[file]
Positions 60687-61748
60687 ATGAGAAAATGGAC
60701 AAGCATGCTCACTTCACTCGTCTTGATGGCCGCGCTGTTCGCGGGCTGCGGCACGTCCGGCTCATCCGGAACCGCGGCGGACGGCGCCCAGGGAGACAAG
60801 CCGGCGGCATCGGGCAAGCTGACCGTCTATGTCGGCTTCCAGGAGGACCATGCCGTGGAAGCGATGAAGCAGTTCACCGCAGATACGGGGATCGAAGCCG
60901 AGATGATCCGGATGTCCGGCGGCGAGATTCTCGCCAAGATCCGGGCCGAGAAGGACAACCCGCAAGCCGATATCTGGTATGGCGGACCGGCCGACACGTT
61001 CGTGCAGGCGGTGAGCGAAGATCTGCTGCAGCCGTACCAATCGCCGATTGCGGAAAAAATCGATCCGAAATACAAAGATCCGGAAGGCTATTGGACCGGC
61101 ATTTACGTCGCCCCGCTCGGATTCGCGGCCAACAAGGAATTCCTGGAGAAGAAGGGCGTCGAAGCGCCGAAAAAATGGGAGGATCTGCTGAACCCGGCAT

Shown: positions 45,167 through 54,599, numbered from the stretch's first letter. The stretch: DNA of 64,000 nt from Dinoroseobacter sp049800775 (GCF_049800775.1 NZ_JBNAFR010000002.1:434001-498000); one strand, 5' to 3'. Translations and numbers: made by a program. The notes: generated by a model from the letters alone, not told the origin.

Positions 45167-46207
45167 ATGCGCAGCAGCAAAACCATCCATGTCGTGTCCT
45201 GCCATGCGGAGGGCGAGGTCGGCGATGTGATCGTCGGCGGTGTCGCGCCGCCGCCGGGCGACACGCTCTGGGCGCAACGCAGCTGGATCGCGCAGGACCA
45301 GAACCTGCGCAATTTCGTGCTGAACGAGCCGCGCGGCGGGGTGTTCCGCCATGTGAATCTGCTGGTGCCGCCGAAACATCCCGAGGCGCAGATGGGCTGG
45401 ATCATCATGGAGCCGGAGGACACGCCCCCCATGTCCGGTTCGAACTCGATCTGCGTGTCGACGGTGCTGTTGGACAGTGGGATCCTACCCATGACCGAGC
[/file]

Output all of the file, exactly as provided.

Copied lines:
Positions 60687-61748
60687 ATGAGAAAATGGAC
60701 AAGCATGCTCACTTCACTCGTCTTGATGGCCGCGCTGTTCGCGGGCTGCGGCACGTCCGGCTCATCCGGAACCGCGGCGGACGGCGCCCAGGGAGACAAG
60801 CCGGCGGCATCGGGCAAGCTGACCGTCTATGTCGGCTTCCAGGAGGACCATGCCGTGGAAGCGATGAAGCAGTTCACCGCAGATACGGGGATCGAAGCCG
60901 AGATGATCCGGATGTCCGGCGGCGAGATTCTCGCCAAGATCCGGGCCGAGAAGGACAACCCGCAAGCCGATATCTGGTATGGCGGACCGGCCGACACGTT
61001 CGTGCAGGCGGTGAGCGAAGATCTGCTGCAGCCGTACCAATCGCCGATTGCGGAAAAAATCGATCCGAAATACAAAGATCCGGAAGGCTATTGGACCGGC
61101 ATTTACGTCGCCCCGCTCGGATTCGCGGCCAACAAGGAATTCCTGGAGAAGAAGGGCGTCGAAGCGCCGAAAAAATGGGAGGATCTGCTGAACCCGGCAT

Shown: positions 45,167 through 54,599, numbered from the stretch's first letter. The stretch: DNA of 64,000 nt from Dinoroseobacter sp049800775 (GCF_049800775.1 NZ_JBNAFR010000002.1:434001-498000); one strand, 5' to 3'. Translations and numbers: made by a program. The notes: generated by a model from the letters alone, not told the origin.

Positions 45167-46207
45167 ATGCGCAGCAGCAAAACCATCCATGTCGTGTCCT
45201 GCCATGCGGAGGGCGAGGTCGGCGATGTGATCGTCGGCGGTGTCGCGCCGCCGCCGGGCGACACGCTCTGGGCGCAACGCAGCTGGATCGCGCAGGACCA
45301 GAACCTGCGCAATTTCGTGCTGAACGAGCCGCGCGGCGGGGTGTTCCGCCATGTGAATCTGCTGGTGCCGCCGAAACATCCCGAGGCGCAGATGGGCTGG
45401 ATCATCATGGAGCCGGAGGACACGCCCCCCATGTCCGGTTCGAACTCGATCTGCGTGTCGACGGTGCTGTTGGACAGTGGGATCCTACCCATGACCGAGC